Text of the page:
Monday's power rankings

1. Yunel Escobar, Washington Nationals. Remember when the Nationals were the biggest flop since Barry Goldwater's 1964 presidential campaign? Now they've won 11 of 13 after Escobar went 5-for-5 in an 11-1 thrashing of the Diamondbacks. If that sounds familiar, that's because it is: Escobar went 5-for-5 on May 4. So, let's dig into our 5-for-5 history books.

  • Escobar is the first player in Nationals history with two 5-for-5 games in one season. Andre Dawson had two in 1983, back when the franchise was in Montreal.

  • The most recent player with two 5-for-5 games in a season is Charlie Blackmon of the Rockies in 2014.

  • Since 1914, via the Baseball-Reference Play Index, only three players have had three 5-for-5 games in one season: Ty Cobb, Tris Speaker, Stan Musial, Tony Gwynn and Ichiro Suzuki. Bunch of chumps.

  • Also since 1914, the distinction of most 5-for-5 games in a career belongs to Pete Rose, with eight. This is pretty neat: His last one came in 1986, 21 years after his first one in 1965.

2. Colby Lewis, Texas Rangers. Staked to a 4-0 lead in the second inning, Lewis held the Royals in check in an 8-2 victory in which he allowed just three hits and one run in seven innings. The Royals were held to five hits, which matched their lowest total of the season; they've gotten five hits four times in the past nine games after getting six or more in each of their first 22 games. Lewis has been solid all season for Texas, allowing a .220 average and just three home runs in 45 innings. On offense, the Rangers took advantage of a wild Danny Duffy, who walked six batters in 3 2/3 innings and has allowed 10 runs in 4 2/3 innings over his past two starts. Bonus: Adrian Beltre hit his 399th career home run, and Elvis Andrus tried to touch his head. Be careful, Elvis.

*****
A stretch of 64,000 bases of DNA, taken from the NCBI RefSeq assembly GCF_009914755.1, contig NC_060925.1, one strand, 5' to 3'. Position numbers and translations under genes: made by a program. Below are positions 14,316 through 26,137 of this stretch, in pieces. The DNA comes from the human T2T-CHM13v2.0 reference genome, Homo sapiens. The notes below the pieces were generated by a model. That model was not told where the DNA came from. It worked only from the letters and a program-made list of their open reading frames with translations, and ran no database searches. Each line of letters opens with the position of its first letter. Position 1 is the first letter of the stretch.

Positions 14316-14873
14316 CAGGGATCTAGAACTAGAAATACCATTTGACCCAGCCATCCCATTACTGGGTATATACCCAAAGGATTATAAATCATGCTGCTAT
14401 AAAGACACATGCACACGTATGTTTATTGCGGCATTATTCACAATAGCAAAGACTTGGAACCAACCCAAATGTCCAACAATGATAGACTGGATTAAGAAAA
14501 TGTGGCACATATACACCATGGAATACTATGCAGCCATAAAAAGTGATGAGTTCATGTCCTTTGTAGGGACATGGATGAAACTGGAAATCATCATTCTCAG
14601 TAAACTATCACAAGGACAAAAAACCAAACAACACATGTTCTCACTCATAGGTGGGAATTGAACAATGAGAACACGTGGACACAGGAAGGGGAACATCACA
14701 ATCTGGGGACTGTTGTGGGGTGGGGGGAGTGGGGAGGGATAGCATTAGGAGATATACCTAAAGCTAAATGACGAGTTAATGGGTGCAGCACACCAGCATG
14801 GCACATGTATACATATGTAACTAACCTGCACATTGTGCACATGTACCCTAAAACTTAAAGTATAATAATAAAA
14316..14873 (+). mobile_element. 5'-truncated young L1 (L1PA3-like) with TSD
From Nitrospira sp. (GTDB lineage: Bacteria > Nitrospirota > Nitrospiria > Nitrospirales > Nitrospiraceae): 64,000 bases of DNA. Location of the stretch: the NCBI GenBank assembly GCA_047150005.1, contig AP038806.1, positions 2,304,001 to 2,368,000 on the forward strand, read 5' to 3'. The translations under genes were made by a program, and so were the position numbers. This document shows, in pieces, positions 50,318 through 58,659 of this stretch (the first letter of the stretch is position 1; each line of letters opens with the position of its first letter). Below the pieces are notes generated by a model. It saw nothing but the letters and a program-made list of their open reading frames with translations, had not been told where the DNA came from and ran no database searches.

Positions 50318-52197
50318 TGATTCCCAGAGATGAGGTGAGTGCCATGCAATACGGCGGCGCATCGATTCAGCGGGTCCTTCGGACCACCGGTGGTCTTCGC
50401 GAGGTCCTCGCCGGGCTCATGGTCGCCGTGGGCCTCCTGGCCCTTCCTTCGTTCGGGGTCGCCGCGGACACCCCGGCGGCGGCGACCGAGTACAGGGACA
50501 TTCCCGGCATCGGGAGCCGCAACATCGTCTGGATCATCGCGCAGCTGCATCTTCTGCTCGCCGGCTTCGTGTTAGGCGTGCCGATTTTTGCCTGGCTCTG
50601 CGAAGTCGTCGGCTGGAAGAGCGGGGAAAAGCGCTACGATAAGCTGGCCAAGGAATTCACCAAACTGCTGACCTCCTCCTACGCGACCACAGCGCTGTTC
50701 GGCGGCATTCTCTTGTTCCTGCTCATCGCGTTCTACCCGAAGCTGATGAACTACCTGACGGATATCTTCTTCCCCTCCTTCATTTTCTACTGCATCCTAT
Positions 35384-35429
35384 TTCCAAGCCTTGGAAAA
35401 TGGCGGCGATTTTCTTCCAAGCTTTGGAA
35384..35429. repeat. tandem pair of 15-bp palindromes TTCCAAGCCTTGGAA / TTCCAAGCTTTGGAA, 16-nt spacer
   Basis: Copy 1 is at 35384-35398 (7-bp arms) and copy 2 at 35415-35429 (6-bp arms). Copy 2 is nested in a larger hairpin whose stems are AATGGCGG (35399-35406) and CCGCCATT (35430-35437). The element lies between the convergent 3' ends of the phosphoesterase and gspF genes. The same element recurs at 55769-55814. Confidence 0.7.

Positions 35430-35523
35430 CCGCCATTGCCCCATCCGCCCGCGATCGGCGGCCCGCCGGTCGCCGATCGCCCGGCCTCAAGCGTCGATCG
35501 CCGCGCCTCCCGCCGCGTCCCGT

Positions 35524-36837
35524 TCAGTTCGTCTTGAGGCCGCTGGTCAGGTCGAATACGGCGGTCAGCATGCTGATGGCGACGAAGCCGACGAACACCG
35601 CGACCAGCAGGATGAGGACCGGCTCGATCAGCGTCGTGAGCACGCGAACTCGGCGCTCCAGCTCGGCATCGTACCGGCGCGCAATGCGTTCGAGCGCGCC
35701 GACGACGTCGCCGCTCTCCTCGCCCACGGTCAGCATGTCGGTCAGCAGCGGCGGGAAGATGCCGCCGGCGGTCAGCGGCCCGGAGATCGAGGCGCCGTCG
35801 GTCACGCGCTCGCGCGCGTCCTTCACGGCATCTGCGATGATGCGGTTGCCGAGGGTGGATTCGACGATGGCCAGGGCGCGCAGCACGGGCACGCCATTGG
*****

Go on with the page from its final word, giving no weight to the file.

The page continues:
3. Khris Davis, Milwaukee Brewers. Ball go far.

4. Ubaldo Jimenez, Baltimore Orioles. With each outing, we can start to believe a little bit more in Jimenez, who allowed two runs in seven innings in a 5-2 win over the Blue Jays. He has worked closely with former major leaguer Ramon Martinez to develop consistency in his mechanics and release point, and he has held hitters to a .188 average so far. There's some BABIP luck going on there, but Jimenez's well-hit percentage is .102 -- compared to .145 last year -- and he has improved both his walk and strikeout rates. The Orioles' rotation entered Monday ranked 27th in FanGraphs WAR, so the O's needed this one.

5. Atlanta Braves. The Braves handed Aroldis Chapman his second loss in his past two outings, as Phil Gosselin led off the ninth with a pinch-hit single, went to second on a Nick Markakis hit, stole third and then scored on a wild pitch.